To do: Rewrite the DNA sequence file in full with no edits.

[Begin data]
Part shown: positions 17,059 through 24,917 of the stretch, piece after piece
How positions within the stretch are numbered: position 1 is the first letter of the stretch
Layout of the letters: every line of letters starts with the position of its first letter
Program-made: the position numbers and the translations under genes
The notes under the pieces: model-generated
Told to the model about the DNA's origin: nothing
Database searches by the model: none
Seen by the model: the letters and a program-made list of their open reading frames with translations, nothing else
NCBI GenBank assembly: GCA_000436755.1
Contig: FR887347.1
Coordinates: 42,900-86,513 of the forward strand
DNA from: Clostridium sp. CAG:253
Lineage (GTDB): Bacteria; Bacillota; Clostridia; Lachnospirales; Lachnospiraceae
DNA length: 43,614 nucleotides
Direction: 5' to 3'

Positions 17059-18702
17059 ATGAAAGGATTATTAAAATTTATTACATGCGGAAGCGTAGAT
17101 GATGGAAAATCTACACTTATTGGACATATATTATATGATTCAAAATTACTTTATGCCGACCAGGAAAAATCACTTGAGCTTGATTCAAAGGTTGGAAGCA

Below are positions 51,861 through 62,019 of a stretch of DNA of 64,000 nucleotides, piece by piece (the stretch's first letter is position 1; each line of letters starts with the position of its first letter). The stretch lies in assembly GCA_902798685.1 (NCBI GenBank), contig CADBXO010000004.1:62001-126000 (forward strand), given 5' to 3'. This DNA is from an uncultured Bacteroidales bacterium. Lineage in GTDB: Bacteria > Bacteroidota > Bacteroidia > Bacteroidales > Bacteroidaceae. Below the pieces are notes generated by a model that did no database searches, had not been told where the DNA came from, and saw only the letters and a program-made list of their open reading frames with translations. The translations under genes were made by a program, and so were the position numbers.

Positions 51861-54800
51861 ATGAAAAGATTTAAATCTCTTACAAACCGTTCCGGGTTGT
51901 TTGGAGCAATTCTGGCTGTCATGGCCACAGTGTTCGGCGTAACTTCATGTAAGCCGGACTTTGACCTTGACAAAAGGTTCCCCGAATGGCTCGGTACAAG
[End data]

Part shown: positions 17,059 through 24,917 of the stretch, piece after piece
How positions within the stretch are numbered: position 1 is the first letter of the stretch
Layout of the letters: every line of letters starts with the position of its first letter
Program-made: the position numbers and the translations under genes
The notes under the pieces: model-generated
Told to the model about the DNA's origin: nothing
Database searches by the model: none
Seen by the model: the letters and a program-made list of their open reading frames with translations, nothing else
NCBI GenBank assembly: GCA_000436755.1
Contig: FR887347.1
Coordinates: 42,900-86,513 of the forward strand
DNA from: Clostridium sp. CAG:253
Lineage (GTDB): Bacteria; Bacillota; Clostridia; Lachnospirales; Lachnospiraceae
DNA length: 43,614 nucleotides
Direction: 5' to 3'

Positions 17059-18702
17059 ATGAAAGGATTATTAAAATTTATTACATGCGGAAGCGTAGAT
17101 GATGGAAAATCTACACTTATTGGACATATATTATATGATTCAAAATTACTTTATGCCGACCAGGAAAAATCACTTGAGCTTGATTCAAAGGTTGGAAGCA

Below are positions 51,861 through 62,019 of a stretch of DNA of 64,000 nucleotides, piece by piece (the stretch's first letter is position 1; each line of letters starts with the position of its first letter). The stretch lies in assembly GCA_902798685.1 (NCBI GenBank), contig CADBXO010000004.1:62001-126000 (forward strand), given 5' to 3'. This DNA is from an uncultured Bacteroidales bacterium. Lineage in GTDB: Bacteria > Bacteroidota > Bacteroidia > Bacteroidales > Bacteroidaceae. Below the pieces are notes generated by a model that did no database searches, had not been told where the DNA came from, and saw only the letters and a program-made list of their open reading frames with translations. The translations under genes were made by a program, and so were the position numbers.

Positions 51861-54800
51861 ATGAAAAGATTTAAATCTCTTACAAACCGTTCCGGGTTGT
51901 TTGGAGCAATTCTGGCTGTCATGGCCACAGTGTTCGGCGTAACTTCATGTAAGCCGGACTTTGACCTTGACAAAAGGTTCCCCGAATGGCTCGGTACAAG